THE EDITED PRESS RELEASE: “Magic Music For Family Folk, the new album from Luther Dickinson of North Mississippi Allstars, features the singer-songwriter’s rendition of favorite songs from his childhood by The Meters, Staple Singers, John Lee Hooker, Mississippi John Hurt, Doc Watson and more. Produced by Dickinson at the family’s Zebra Ranch Studios in Coldwater, MS, and mixed at Sam Phillips Recording in Memphis, the album includes guests Yola, Allison Russell, Lillie Mae, Sharde Thomas, Sharisse Norman, as well as Dickinson’s mother and children.
“This collection of my childhood favorites was recorded for fun, at home, with family and friends, in the spirit of sharing,” says the 10-time Grammy-nominated producer and artist. “As a new father, I needed music that my family and friends could enjoy that’s also suited to my funky taste and organic, acoustic aesthetic. Having daughters altered my listening habits and it was hard to find records that we all liked, so I had to make one. Everyone is welcome.”
The bulk of the material was recorded in 2017 “during dinner parties, sleepovers, and play dates. I wanted to expose my kids to the joy of recording music. So we would invite friends over to the house and record, family style.” After burning rough mix CDs for the family car, Dickinson stowed away the project until earlier this year. “When it comes to art or music, the perspective of time can’t be bought or faked,” he says. “This record definitely benefited from fresh ears, as well as techniques and sounds I had developed over the years doing production and film scores.” Luther’s daughters initially recorded vocals for the album in 2017 and overdubbed them this year. “Having my daughters sing along with their younger selves was a unique sensation and document of their youth,” Dickinson says.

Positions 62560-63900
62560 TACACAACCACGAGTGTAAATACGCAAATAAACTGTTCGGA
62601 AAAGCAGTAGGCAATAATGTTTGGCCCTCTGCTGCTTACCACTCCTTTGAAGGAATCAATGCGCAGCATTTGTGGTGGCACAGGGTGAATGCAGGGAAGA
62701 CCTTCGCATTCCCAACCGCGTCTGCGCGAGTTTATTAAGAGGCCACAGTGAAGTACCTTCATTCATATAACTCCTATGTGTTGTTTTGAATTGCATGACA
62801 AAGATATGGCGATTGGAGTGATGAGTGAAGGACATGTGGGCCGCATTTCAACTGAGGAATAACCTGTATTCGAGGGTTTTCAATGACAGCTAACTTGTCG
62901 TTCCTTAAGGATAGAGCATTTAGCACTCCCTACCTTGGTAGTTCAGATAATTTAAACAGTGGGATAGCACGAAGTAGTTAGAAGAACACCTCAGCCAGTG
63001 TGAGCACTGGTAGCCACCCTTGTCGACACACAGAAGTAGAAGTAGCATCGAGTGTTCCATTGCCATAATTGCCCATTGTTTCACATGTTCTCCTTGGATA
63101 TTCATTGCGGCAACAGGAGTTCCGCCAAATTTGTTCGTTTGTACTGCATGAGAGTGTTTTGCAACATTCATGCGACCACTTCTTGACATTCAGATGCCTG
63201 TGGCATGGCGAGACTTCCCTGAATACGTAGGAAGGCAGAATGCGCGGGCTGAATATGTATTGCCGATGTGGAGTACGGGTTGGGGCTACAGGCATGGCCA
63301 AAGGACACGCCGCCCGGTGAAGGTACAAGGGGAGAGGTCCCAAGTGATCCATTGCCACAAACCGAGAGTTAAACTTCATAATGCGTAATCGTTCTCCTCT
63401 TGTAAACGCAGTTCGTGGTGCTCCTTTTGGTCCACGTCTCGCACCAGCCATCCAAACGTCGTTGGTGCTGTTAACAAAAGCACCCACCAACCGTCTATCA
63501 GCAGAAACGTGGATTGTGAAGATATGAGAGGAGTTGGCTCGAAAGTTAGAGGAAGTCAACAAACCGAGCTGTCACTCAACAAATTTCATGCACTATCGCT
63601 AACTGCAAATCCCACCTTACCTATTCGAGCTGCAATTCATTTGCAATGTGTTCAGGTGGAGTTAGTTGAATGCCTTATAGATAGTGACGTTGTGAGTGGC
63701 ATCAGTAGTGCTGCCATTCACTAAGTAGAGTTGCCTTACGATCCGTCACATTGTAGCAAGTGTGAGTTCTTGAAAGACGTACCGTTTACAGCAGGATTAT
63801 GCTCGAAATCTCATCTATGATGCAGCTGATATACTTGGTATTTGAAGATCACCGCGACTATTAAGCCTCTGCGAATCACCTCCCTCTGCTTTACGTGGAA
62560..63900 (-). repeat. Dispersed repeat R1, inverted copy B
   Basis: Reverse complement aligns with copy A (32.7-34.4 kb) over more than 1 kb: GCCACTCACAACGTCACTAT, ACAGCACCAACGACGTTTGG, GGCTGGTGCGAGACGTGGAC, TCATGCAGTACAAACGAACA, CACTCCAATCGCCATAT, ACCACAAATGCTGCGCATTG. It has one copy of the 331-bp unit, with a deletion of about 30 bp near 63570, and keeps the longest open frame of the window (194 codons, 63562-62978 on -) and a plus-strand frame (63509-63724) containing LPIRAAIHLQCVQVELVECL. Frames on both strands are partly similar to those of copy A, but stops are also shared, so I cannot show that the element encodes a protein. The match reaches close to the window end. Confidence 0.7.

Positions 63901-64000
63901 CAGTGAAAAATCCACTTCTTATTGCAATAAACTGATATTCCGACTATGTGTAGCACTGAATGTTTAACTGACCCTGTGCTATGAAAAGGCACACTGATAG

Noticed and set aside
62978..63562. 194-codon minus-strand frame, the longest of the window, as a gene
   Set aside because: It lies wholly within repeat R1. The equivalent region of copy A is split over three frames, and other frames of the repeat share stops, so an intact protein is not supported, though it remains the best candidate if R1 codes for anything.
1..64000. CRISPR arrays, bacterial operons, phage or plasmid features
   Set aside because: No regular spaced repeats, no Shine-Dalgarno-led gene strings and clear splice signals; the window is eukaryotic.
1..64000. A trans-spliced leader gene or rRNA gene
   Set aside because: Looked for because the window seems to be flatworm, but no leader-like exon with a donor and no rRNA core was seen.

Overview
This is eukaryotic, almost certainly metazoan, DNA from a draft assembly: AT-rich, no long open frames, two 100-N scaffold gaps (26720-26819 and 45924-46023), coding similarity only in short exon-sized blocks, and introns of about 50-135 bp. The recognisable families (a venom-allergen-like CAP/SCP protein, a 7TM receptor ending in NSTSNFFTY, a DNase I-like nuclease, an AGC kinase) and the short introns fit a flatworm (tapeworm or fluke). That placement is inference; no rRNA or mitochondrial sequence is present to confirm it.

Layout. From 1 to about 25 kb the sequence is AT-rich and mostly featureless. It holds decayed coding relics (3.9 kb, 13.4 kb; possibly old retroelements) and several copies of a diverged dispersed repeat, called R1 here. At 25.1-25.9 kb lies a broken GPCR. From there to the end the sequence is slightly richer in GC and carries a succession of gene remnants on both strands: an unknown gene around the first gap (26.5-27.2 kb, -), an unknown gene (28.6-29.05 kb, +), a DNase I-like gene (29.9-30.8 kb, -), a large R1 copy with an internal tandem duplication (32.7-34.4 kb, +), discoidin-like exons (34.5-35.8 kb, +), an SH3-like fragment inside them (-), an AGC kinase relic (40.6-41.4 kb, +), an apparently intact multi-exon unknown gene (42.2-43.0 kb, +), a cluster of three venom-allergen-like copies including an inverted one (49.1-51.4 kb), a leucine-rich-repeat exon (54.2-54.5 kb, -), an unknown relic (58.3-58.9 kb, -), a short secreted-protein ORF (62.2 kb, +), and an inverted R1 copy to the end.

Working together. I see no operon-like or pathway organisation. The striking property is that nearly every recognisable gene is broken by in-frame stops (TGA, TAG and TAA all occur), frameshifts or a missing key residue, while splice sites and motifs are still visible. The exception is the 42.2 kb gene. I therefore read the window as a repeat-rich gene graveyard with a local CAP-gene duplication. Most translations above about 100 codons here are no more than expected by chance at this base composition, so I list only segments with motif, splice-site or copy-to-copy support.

The single Beulah Land features Yola, Russell, Thomas, and Dickinson’s mother and daughters. “Our version of Mississippi John Hurt’s Beulah Land is my favorite,” he says. “Allison had just finished recording when Yola arrived for the evening dinner party. But as soon as she walked in the door, I sat her down, handed her headphones, and hit record. Her spontaneous, first-impression vocal performance, without ever hearing the track, instantly became my favorite moment of recording. These days, if I am going to sing a spiritual song, I gravitate towards a non-specific, inclusive message and Beulah Land speaks to the theme of the album and supports the Magic Music For Family Folk concept I wanted to share with my children.”
Are You Sure, featuring Thomas and Norman, was popularized by The Staple Singers on 1972’s Be Altitude: Respect Yourself. Dickinson translates the track into a breezy acoustic number accented by a soft beat, bluesy guitar lead, and hummable heavenly harmonies. “My father Jim Dickinson learned Old Blue, Turkey In The Straw and Old Hen from his friends and teachers, Memphis musicians Furry Lewis and Gus Cannon. Passing his songs down to a fourth generation felt magical.”
Magic Music For Family Folk closes with Dickinson’s sole original. He says, “I wrote Whatever River for my daughters as a possible portal of companionship — in case they ever miss me in the future. It’s my personal belief and practice that music is a realm in which one can commune with loved ones, transcending time and space. Therein lies the magic Of Music for Family Folk.”
In the end, Dickinson might just bring you and your loved ones close to the speaker… and one another.”